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X.4.2 Use Cases

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X.4.2.1 Simple Authorization

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X.4.2.1.1 Simple Authorization Use Case

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X.4.2.1.2 Simple Authorization Flow

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X.4.2.1 Simple Integrated U
se

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X.4.2.1.2 Simple Integrated Use Flow

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X.4.2.1 Redirect Based Separate Service

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X.4.2.3.1 Redirect Based Separate Service Workflow

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X.4.2.1 Redirect Based Separate Service

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X.4.2.
3.1 Redirect Based Integrated Service Workflow

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X.4.2.1 Machine Delegation

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X.4.2.1.1 Delegation Use Case Description

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X.4.2.1.2 Delegation to a Device or Application Process Flow

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X.5 <Profile Acronym> Security Considerations

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X.6 <Profile Acronym> Cross Profile Considerations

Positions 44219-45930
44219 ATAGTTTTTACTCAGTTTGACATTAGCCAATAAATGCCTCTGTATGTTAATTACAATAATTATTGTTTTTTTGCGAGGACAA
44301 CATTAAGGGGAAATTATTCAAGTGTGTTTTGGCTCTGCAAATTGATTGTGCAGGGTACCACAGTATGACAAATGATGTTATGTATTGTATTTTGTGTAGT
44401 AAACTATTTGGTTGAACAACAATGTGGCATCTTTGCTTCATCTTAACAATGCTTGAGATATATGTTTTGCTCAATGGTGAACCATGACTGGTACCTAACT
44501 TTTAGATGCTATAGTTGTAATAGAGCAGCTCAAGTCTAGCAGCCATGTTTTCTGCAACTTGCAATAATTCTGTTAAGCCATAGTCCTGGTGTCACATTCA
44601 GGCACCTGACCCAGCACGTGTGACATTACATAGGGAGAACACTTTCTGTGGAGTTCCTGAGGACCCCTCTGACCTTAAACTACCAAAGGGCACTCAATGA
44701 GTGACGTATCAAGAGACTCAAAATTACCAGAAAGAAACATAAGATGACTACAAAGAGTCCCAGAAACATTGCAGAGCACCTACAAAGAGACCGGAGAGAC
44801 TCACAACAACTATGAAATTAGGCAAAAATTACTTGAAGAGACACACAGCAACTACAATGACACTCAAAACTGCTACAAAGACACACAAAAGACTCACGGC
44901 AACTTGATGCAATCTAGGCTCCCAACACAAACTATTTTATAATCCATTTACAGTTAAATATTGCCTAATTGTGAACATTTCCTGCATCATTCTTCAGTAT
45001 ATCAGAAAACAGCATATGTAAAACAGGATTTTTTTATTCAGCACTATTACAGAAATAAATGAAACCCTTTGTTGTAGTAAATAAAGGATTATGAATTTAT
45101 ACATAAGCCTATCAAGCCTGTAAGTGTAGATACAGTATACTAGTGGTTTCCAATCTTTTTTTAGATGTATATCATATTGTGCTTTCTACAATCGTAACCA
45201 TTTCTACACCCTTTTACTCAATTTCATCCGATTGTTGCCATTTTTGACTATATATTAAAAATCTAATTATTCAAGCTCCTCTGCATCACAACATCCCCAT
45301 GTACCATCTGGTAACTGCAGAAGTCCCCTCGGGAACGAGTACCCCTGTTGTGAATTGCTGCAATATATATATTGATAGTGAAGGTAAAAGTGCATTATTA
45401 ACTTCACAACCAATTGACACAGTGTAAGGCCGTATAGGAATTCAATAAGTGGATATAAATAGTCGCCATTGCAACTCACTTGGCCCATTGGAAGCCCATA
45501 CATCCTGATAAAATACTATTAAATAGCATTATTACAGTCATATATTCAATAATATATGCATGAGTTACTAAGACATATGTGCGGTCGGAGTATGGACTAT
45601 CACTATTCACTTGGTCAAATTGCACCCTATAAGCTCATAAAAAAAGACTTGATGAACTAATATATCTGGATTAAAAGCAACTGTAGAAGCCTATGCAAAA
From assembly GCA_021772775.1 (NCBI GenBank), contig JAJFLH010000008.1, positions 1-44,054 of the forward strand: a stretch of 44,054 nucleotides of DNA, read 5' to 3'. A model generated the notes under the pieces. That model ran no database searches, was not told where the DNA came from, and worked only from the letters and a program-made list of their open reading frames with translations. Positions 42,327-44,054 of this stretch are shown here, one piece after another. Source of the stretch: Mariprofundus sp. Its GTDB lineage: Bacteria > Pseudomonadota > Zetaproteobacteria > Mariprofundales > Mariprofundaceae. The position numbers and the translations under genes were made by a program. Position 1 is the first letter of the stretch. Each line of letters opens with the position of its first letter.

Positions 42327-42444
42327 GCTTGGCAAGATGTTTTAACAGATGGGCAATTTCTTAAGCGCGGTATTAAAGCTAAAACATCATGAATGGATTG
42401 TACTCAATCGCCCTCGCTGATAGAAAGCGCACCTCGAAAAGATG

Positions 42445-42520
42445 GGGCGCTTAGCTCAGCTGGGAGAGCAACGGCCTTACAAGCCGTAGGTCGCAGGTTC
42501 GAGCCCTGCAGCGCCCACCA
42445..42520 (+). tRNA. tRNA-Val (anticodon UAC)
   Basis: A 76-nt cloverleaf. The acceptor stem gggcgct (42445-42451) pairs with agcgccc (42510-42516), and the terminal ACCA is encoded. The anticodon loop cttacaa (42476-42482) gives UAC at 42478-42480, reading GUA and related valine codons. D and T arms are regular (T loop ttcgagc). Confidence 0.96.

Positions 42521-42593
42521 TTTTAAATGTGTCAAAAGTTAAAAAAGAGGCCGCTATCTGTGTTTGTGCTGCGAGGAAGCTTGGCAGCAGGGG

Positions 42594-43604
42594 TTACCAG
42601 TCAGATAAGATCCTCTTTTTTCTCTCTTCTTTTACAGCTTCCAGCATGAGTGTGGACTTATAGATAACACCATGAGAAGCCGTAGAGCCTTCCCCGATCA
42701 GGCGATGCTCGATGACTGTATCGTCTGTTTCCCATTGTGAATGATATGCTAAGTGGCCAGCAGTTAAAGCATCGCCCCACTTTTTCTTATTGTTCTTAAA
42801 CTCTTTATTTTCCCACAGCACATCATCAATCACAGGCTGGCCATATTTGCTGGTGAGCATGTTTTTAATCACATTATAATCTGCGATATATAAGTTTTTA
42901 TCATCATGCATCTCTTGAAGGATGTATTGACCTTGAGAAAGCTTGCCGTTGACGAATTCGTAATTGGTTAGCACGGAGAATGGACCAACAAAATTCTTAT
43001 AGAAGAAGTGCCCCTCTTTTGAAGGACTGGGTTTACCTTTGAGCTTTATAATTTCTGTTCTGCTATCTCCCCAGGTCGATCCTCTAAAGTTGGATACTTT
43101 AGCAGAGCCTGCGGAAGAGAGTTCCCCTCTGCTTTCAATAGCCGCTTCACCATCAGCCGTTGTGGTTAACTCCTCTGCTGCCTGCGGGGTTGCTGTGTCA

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Appendices

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Appendix A


S
tandards Evaluation and Tradeoffs

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A.1

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Appendix B


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B.1

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Volume 2


Transactions

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3.Y <Transaction Name [Domain Acronym
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#]>

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3.Y.1 Scope

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3.Y.2 Actor Roles

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3.Y.3 Referenced Standards

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3.Y.4 Interaction Diagram

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3.Y.4.1 <Message 1 Name>

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3.Y.4.1.1 Trigg
er Events

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3.Y.4.1.2 Message Semantics

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3.Y.4.1.3 Expected Actions

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3.Y.4.2 <Message 2 Name>

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3.Y.4.2.1 Trigger Events

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3.Y.4.2.2 Message Semantics